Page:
In the living room of the house in which I grew up there was a big hi-fi system. It was a major piece of furniture. It has since disappeared, like the vinyl records. Now people use “iPods” with headphones or little speakers. iPods are digital music devices that are so small that they fit in your pocket. People also use their laptop computers to play their music, television and movies. Televisions may one day be replaced by personal systems on which individuals each watch their own shows. The new technology is fascinating, remarkable and from afar looks like it adds much to one’s life, but there is a cost that is not always counted nor named.
In the past many homes had big radios before the hi-fidelity systems and before that there were pianos. With each form of technological advancement it is my historical observation that our relationships have moved further away, dancing is a good example. It used to be line dances and partners dancing, then swinging throws and now today there are no partners often, just people bouncing up and down by themselves or actually into each other. Occasionally there are revivals of swing dancing or salsa that emerges or contra dances that act as a counter cultural throw back to another age.
In the same way we have lost the local Granges, meeting halls and pubs that served as meeting places where people regularly gathered. Televisions, telephones, computers and automobiles have all caused our lives to adapt in more and more individualistic and isolated ways. The last remnant in our culture ia the place of worship. It is the last place where people gather and sing together. It is the last place where public oration is regularly heard, and where people on a regular basis hear someone read aloud. And as the communal act of eating has become more isolated with television and busy schedules, the church covered dish supper is a great gathering place to leisurely share food with others.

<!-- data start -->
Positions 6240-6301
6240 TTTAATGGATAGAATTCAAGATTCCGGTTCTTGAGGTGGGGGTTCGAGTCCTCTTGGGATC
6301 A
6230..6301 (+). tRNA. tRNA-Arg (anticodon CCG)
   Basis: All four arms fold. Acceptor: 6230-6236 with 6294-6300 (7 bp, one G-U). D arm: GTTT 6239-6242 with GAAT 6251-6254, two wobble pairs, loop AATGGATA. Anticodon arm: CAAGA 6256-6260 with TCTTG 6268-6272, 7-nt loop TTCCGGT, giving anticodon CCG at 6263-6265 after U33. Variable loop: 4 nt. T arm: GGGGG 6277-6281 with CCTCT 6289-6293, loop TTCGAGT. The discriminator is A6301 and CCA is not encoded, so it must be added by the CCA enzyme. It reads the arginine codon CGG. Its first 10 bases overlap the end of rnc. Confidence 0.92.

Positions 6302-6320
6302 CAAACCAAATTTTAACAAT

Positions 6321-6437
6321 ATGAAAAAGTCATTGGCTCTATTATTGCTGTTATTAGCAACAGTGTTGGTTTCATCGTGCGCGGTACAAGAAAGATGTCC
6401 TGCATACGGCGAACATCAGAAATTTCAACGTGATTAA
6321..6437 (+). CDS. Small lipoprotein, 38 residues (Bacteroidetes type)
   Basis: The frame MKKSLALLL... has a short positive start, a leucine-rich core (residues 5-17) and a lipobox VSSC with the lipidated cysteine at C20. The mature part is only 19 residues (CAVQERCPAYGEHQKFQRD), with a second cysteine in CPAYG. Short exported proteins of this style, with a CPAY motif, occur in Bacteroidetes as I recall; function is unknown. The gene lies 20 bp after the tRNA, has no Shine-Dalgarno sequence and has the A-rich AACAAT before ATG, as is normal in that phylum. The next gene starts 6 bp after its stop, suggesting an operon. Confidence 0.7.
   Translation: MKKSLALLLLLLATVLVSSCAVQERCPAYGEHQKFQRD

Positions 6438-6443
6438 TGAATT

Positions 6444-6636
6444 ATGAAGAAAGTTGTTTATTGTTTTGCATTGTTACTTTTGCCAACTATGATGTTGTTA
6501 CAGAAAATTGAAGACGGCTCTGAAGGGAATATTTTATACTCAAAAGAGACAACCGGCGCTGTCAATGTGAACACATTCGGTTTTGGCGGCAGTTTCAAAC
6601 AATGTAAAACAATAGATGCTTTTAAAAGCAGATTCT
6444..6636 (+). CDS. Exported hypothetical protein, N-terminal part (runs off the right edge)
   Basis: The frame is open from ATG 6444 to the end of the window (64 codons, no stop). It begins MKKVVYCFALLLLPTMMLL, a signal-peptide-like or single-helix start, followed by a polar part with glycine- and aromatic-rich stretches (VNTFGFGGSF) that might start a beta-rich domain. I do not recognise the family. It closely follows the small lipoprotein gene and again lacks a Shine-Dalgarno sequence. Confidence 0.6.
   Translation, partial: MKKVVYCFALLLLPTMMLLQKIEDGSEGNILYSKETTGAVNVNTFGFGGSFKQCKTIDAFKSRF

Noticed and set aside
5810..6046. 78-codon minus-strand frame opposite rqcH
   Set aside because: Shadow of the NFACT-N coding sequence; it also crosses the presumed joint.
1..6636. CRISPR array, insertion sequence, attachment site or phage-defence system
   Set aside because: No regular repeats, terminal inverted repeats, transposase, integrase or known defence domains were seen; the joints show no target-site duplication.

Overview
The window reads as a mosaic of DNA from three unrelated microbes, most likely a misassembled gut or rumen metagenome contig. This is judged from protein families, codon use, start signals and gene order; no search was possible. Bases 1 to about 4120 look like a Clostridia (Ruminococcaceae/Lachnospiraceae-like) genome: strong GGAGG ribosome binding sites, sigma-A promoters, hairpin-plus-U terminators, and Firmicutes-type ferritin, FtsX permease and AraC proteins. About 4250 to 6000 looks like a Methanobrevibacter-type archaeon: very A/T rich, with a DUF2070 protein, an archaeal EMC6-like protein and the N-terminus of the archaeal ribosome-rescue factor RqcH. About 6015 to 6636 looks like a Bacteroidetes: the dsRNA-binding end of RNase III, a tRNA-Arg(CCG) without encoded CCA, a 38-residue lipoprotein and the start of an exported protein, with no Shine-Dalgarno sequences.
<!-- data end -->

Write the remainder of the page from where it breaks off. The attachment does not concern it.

All of the sacraments of the church revolve around touch. Whether eating, loving, forgiving, relating or being challenged in our outreach it is in touching each other and being touched that we are sustained and are known. It could be a simple handshake or the emotional touch of singing the same notes with someone next to us. There is a need we have that no amount of electronics can replace. As our culture and technology pulls ever so hard to separate, the church reminds us of the importance in our lives of dancing cheek to cheek, of eating across from someone, of laughing with the sound of someone beside us.